Creating a Rule of Life, pt 2

The center of your life never needs much explanation because life centers always have all of us communicating for them.  We communicate with our full selves who or what is at the center of us.

In other words, I know the bottom of a person’s spirit by good observation, listening, and patience.  Those three behaviors help me pay attention both to who that person is and to who or what sits at the center of that individual.

You can see my presupposition: everybody has something sitting at the center of his or her being.  There may be exceptions that I’d make to that comment, but most people have something or someone that is primary and of ultimate significance.  Something at the center.

Most people who practice a religion would accept their religious rituals and behaviors and teachings as outflows of that language about Someone at the center.  That would be God.

Religious or not (if a person can not be religious), living well cannot be done without knowing who’s there.  Further, living well cannot be done without conscious choosing who’s at the center and who gets to stay there.

To create a Rule, it’s helpful consider who or what is at the center of one’s life.  In that consideration, we question our behaviors and choices in an effort to inspect the bottom of those behaviors and choices.  We look at our selves through the lens of our experiences in order to wonder around into the deeper floors of our selves.

We ask, what am I doing?  It’s a plain question.  What do I spend myself on?  A calendar starts the answer.  I’ve spent my days, my thoughts, my time doing thus and so.  The surface level answers lead us to a less-seen, less-trafficked place: the center.

We ask more questions.  What does this calendar of thoughts and behaviors say about my values?  What do these things say about who is of importance to me?

Creating a Rule of Life is an activity of putting God continually at that center.  But the survey of who or what is there first may open us to the kinds of activities we need to employ in order to unseat someone else.

Creating a Rule of Life, pt 1

I have been pulling together materials for a curriculum, in part, to teach and develop small group leaders in our church.  A piece of that lesson series is about the development of a Rule of Life.  One of the writers who is helping to frame my thoughts on the Rule is Debra K. Farrington.  She’s a writer, educator, and spiritual director.  I’ve also been influenced in understanding the Rule of Life as a practice over the years by writers Adele Calhoun, Richard Foster, Dwight Judy, and Marjorie Thompson.

According to Adele Calhoun, rules help us live toward what we most want.  We live by rules, whether we acknowledge them or not.  In fact, most of the rules we live by are unconscious.  Some might say that our rules are implicit rather than explicit.  When we’re asked a question about an implicit rule–why do you go to church on the weekends, for example–we wake up to the rhythms we’ve kept; we might inspect them, we might change them.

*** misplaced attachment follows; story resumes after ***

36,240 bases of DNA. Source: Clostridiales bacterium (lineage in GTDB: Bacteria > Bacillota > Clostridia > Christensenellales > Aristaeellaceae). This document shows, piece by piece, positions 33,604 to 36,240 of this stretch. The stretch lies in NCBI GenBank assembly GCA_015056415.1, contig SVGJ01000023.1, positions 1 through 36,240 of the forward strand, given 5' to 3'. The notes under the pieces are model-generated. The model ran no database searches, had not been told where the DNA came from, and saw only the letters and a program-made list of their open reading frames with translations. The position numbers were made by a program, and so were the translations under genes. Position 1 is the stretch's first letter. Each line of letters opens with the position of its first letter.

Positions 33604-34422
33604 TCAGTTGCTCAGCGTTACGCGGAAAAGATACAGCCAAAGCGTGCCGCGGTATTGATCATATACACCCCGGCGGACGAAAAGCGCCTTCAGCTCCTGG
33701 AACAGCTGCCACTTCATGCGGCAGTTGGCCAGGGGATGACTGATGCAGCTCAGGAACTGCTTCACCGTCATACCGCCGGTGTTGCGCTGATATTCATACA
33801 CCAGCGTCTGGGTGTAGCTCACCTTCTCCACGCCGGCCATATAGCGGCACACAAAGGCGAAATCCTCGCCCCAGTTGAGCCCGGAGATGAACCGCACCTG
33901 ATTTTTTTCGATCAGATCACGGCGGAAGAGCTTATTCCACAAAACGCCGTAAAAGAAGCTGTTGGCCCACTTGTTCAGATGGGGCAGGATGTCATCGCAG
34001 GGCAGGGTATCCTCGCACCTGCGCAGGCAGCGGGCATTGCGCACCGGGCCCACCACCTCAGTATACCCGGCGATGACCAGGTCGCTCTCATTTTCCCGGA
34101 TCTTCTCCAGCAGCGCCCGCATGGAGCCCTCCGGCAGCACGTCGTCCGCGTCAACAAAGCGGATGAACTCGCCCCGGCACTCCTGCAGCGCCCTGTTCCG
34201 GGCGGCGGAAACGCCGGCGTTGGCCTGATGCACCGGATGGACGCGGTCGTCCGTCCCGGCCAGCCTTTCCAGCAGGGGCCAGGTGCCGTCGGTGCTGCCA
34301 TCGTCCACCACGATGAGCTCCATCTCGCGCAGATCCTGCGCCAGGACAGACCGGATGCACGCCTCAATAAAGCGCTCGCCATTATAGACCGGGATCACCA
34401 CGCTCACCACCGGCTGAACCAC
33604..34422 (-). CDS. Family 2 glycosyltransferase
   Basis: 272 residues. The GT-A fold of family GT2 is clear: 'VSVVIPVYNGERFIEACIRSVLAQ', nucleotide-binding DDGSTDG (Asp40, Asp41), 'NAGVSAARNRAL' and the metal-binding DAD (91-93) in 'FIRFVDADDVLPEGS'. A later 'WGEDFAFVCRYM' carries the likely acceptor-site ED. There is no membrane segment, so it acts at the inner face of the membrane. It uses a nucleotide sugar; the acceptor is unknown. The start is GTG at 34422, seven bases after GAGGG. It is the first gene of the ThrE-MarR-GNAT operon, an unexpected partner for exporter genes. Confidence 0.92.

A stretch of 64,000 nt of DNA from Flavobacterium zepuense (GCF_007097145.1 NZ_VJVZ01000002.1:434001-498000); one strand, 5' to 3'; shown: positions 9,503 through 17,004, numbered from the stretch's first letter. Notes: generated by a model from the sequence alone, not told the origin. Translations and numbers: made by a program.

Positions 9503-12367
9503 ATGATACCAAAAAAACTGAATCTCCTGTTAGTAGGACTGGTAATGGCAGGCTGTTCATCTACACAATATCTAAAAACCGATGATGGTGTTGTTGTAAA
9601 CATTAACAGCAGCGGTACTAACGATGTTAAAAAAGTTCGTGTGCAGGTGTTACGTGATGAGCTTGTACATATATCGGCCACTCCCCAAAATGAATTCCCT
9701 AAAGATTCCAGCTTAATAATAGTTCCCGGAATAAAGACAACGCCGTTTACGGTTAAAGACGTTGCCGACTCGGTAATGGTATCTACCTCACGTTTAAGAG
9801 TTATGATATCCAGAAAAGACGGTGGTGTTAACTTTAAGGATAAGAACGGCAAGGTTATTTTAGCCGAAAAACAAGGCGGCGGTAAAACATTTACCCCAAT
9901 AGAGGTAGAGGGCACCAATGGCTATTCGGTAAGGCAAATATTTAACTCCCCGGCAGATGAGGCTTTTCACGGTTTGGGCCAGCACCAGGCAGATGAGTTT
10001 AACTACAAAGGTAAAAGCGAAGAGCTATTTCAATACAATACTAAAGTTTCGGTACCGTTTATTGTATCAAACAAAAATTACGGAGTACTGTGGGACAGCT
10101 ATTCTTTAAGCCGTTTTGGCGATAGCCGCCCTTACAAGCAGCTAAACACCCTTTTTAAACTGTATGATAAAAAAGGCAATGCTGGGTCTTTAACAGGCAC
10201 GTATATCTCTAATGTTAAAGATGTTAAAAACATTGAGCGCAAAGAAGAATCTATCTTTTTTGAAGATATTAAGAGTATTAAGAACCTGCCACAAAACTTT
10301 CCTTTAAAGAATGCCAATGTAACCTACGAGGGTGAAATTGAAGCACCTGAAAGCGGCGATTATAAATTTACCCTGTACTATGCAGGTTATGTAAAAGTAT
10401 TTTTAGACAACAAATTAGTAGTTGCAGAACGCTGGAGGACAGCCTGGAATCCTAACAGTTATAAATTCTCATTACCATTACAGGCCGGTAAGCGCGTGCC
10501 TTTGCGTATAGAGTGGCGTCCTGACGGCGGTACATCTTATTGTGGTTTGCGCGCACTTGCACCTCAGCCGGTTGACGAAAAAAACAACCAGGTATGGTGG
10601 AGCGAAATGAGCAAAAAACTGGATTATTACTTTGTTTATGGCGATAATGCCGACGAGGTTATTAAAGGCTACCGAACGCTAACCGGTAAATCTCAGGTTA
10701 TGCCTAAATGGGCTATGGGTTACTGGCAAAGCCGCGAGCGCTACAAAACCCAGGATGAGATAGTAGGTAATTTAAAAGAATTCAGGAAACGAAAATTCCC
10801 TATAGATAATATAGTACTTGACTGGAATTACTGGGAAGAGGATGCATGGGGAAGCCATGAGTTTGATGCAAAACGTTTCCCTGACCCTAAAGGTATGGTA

The Rule of Life is simple way of talking about what we most want, who we want to be, and how we will go about pursuing that vision.  It aides us in focusing on all our parts, not just our “spiritual” selves.  Most Rules have some language about work, rest, and play for example.  And the word Rule shouldn’t worry you.  It can be substituted by any of the following: way of life, practice of life, means of life.

I think of a Rule as a container of practices.  It is the statement that contains what practices, over a period of time, we’ll observe in an effort to respond to Love.  A Rule is a statement of things we’ll do, attitudes we’ll cultivate or intentionally be aware of, as we relate to a loving God.

Over the next several weeks, I’ll write a brief post using Farrington’s categorical outline for the components of the Rule of Life.  As part of these posts–or the background of them–I’m revising my own Rule.  I invite you to join me.

Something I Read

I was researching a question for someone, and I came across this in my work: The struggles you probably face in living a life centered on God–while they may be new to you–are not new to humankind.

This feels to me like a very good reminder.  It’s an impressive statement because it speaks to my own inferior places, my own fears, and my own hardships.  But it’s equally impressive because it’s right.

What we’ve experienced as we’ve attempted our religious reaches toward God, our responses to the One who has always reached first, these experiences are common.  Humans have always sensed the Divine, and humans have always experienced that sense as inviting and terrifying, as worthy and hard, as beauty and horror.

It’s the origin of creativity and art and prayer and sex and sleep and addiction. At the bottom of us is the mixed experience of struggle and relief which responds to great love.  And our struggles are not new.  They’ve been lived through before.

May we take comfort in the stories of others who have been where we’re headed and who have left good instructions for the paths under our feet.